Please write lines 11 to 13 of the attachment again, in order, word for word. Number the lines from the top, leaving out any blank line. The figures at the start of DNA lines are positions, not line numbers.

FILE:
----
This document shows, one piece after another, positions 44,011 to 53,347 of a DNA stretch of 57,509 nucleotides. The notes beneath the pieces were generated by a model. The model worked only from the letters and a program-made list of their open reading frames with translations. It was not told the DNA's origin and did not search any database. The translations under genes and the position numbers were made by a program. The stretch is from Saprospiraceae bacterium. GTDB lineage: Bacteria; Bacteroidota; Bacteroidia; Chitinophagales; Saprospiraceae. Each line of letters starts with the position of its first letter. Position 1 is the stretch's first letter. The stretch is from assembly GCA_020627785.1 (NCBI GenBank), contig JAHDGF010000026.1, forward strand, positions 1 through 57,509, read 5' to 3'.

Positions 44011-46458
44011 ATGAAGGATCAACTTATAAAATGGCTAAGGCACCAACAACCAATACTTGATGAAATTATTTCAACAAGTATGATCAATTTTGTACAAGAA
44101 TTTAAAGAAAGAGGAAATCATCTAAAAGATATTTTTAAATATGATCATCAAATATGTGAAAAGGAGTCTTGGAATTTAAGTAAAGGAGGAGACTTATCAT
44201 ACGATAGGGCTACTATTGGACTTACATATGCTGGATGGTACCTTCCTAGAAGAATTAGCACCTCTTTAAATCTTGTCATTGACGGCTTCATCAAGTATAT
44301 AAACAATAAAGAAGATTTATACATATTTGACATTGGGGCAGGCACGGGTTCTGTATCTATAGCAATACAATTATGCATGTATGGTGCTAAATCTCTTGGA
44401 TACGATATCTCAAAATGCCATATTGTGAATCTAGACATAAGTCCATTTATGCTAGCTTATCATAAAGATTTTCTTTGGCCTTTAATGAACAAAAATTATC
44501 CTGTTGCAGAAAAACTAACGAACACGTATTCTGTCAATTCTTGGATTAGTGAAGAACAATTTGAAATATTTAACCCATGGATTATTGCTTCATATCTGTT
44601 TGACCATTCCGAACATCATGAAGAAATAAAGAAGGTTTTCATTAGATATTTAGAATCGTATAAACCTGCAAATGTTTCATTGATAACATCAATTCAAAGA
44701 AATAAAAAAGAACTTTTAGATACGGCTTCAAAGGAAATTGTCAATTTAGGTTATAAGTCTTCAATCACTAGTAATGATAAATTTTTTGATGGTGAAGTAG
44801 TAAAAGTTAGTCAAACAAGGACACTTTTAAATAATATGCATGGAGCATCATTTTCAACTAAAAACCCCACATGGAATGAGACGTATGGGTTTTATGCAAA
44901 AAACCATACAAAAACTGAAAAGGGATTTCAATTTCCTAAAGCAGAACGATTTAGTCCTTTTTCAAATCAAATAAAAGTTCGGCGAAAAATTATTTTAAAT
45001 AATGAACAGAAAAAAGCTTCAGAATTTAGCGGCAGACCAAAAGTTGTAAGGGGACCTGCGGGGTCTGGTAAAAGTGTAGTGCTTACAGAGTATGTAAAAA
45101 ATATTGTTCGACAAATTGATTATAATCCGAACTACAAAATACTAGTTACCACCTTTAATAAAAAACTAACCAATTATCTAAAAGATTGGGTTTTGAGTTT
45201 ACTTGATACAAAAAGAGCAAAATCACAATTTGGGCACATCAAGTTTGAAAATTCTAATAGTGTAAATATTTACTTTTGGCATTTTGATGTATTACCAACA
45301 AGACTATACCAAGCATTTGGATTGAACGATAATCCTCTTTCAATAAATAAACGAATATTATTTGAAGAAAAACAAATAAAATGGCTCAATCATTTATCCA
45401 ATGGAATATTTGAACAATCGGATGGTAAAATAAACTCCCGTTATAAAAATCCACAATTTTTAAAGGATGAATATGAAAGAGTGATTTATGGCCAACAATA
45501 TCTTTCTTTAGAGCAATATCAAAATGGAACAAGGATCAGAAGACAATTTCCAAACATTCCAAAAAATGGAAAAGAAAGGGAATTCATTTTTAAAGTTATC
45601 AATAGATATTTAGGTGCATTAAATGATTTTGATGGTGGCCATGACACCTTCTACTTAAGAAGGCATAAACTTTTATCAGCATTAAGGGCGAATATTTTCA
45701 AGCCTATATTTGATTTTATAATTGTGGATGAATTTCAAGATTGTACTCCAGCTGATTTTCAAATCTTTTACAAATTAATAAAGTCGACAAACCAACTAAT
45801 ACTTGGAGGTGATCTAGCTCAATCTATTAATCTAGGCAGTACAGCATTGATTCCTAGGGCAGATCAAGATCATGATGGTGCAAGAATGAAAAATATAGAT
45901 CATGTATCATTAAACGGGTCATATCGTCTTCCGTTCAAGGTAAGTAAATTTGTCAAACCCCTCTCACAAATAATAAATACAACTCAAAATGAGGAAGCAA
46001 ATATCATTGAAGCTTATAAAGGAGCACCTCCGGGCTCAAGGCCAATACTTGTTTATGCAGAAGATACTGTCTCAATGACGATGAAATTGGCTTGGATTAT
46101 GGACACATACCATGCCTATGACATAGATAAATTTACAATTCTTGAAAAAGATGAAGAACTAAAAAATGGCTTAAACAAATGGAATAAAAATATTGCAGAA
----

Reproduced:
44801 TAAAAGTTAGTCAAACAAGGACACTTTTAAATAATATGCATGGAGCATCATTTTCAACTAAAAACCCCACATGGAATGAGACGTATGGGTTTTATGCAAA
44901 AAACCATACAAAAACTGAAAAGGGATTTCAATTTCCTAAAGCAGAACGATTTAGTCCTTTTTCAAATCAAATAAAAGTTCGGCGAAAAATTATTTTAAAT
45001 AATGAACAGAAAAAAGCTTCAGAATTTAGCGGCAGACCAAAAGTTGTAAGGGGACCTGCGGGGTCTGGTAAAAGTGTAGTGCTTACAGAGTATGTAAAAA